While not intentional, the book I finished this past week went hand in hand with Intuition. We need to be able to trust our intuition when we do not have the luxury of time, but when we have at least 5 minutes to make a decision that is where Decisive comes in. Another excellent book following Made to Stick and Switch from the Heath Brothers, Decisive offers quick and sound advice on how we can make better decisions. Certainly making great choices and decisions is a vital part of performance excellence, and as usual the Heaths offer a pragmatic approach simplified to WRAP: Widen your options, Reality-test your assumptions, Attain distance before deciding, and Prepare to be wrong.

Amongst much useful advice, I found two ideas particularly salient to performance. The first has to do with widening your options and understanding how we normally make decisions. The Heaths demonstrate that our decisions usually come down to whether or not to do one thing. Some examples would be whether or not to…continue my relationship, start a new training plan, give up on my dream, etc. What they found is that when you can add one additional choice, you are 6 times more likely to make a good decision. This can be as simple as thinking “and” rather than “or.” What whether or not decisions are you considering? Can you add one more (realistic) option by thinking creatively?

The other idea that could immediately impact your performance is to reality test your assumptions. The great example here was in selecting members for a 4 X 100 relay team. Would you rather put the potential sprinters on the track and see how they perform together or sit them in a room and see if they answer your questions like a good relay runner would? Seems laughable, but which method is more similar to your process of making personnel decisions? There are many ways this idea can influence performance in addition to people choices. When you are considering particular strategies or tactics, can you find a way to reality test them? Can you find a way to invest a little into a decision before you have to invest a lot?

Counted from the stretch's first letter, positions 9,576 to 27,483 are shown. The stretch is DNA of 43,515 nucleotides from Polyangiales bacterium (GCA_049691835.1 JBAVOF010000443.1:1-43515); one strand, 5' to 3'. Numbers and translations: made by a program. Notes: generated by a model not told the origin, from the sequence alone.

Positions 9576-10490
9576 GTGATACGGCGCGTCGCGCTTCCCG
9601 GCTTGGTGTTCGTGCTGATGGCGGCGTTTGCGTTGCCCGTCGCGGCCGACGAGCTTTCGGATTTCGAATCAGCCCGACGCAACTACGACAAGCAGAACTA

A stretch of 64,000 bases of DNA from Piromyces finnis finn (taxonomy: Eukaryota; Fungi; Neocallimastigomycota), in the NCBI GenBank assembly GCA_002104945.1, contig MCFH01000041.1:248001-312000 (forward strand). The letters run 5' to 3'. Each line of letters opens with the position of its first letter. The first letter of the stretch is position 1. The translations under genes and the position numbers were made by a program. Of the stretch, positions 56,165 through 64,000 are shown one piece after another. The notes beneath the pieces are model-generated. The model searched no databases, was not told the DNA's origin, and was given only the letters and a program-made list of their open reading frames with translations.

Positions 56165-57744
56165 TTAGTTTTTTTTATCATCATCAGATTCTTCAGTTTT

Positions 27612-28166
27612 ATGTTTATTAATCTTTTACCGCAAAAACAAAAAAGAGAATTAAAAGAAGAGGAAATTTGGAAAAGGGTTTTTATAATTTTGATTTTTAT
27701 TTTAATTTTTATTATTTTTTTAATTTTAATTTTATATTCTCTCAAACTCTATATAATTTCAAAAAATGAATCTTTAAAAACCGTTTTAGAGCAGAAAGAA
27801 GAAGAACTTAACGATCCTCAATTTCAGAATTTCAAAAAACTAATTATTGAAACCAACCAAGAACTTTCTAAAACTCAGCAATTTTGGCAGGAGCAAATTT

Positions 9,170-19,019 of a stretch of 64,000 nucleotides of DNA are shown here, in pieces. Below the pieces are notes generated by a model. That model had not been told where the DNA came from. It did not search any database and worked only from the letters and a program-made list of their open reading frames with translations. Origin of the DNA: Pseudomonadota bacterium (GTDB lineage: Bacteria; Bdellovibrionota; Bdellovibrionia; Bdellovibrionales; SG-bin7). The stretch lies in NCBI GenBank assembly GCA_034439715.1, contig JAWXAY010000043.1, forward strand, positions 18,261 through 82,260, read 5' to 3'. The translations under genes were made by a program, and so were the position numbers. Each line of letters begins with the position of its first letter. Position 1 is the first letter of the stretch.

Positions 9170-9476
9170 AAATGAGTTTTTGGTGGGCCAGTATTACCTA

If you are interested in making better decisions during the Performance of Your Life, give Decisive a read.


Inspiration: Perspiration

There are times all of us feel something less than inspired. During these times, we often wait for inspiration to find us. There are two problems with this: 1) it draws our attention to external sources, and 2) while we wait we miss out on lots of opportunities to create inspiration.

Regarding the first point, as discussed earlier, inspiration comes from personal values, purpose, and meaning. Values are choices we make about the life we want to live. While they may be influenced by external sources, ultimately it is an internal process of deciding what we want our lives to stand for. This is why the energy and positive feelings that come from motivational speakers tend to be so fleeting: they are not connected to values, and if they are it is not our values, but rather those of the speaker. So, the next time you are waiting for inspiration, look internally about what you value and who you would like to be.

And after you do that, do something about it! We miss out on opportunities to be inspired by feeling trapped by our jobs, our relationships, our circumstances, etc. While all of these things may make it more difficult to pursue our dreams, they seldom (if ever) make it impossible to do so. Building on the concept of Have Fun First, rather than waiting for inspiration start doing something that you enjoy. For example, if you are working a job that pays well, supports your family, but does not leave you fulfilled, set aside time to pursue something you enjoy. Many a successful career has started as a trivial hobby.

Wondering where you will find the time? How about starting with the time you spend saying how much you dislike your job? Most people find when they start putting time and energy into something they enjoy, they find they have more time and energy to be present with family and other important aspects of their life.

By doing more, working harder at something you enjoy, and having fun, you’ll discover your inspiration.